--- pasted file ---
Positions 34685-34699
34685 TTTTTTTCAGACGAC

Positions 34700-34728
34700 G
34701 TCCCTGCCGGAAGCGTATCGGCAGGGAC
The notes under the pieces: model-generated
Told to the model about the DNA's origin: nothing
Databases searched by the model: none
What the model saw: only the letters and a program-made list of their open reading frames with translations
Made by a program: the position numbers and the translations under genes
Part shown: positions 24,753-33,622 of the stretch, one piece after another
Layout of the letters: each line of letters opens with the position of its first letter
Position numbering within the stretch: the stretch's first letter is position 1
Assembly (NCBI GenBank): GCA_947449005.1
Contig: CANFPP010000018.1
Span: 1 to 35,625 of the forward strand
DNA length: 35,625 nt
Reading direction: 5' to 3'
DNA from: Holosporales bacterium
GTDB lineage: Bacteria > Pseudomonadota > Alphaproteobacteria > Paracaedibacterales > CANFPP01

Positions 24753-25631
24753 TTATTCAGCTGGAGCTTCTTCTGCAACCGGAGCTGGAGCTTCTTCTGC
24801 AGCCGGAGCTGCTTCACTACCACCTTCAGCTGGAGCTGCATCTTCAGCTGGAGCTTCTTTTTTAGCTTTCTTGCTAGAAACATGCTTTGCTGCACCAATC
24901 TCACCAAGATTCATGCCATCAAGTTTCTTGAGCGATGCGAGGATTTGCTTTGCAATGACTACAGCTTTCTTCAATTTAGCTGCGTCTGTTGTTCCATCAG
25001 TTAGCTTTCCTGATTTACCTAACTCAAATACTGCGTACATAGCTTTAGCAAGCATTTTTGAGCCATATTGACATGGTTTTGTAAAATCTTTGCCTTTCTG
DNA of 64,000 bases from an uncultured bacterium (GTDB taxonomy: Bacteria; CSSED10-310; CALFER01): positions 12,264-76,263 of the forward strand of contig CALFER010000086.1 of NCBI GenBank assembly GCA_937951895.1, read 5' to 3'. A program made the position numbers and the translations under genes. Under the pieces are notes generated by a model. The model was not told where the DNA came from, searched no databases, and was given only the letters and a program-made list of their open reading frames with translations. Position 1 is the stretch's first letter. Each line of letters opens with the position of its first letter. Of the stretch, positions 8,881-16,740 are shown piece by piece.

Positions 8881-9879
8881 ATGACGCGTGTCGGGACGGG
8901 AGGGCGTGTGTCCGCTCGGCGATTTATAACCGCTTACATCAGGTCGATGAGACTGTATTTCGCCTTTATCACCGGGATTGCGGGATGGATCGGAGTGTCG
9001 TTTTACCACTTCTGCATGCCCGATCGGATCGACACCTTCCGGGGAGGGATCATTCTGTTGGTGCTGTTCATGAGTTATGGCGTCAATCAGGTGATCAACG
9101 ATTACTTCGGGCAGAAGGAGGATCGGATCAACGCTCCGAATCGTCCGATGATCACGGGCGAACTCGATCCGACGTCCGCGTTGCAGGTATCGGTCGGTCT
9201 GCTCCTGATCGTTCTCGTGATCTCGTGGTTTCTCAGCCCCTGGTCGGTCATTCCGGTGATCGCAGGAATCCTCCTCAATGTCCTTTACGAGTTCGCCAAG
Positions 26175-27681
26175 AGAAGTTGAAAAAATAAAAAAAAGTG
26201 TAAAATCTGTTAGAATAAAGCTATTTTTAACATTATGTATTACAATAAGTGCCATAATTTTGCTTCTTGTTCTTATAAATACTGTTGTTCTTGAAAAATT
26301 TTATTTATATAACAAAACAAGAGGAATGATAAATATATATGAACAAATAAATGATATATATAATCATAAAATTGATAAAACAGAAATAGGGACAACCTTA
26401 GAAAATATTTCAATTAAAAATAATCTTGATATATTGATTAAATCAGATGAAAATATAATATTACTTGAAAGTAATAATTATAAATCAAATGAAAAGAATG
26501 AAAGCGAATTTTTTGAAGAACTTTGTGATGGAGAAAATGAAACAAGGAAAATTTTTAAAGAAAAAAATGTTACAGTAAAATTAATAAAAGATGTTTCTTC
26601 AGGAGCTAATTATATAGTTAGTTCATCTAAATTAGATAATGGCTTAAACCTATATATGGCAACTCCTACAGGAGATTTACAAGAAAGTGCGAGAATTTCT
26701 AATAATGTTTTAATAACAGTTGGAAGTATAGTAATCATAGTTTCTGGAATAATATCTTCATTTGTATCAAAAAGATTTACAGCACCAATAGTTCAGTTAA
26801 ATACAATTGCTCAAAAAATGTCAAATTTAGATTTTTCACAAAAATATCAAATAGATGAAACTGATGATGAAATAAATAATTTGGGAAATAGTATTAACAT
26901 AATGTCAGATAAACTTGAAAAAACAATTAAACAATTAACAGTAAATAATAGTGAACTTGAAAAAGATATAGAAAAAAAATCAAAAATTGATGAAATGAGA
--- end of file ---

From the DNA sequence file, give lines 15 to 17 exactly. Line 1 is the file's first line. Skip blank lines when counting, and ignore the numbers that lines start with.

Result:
Contig: CANFPP010000018.1
Span: 1 to 35,625 of the forward strand
DNA length: 35,625 nt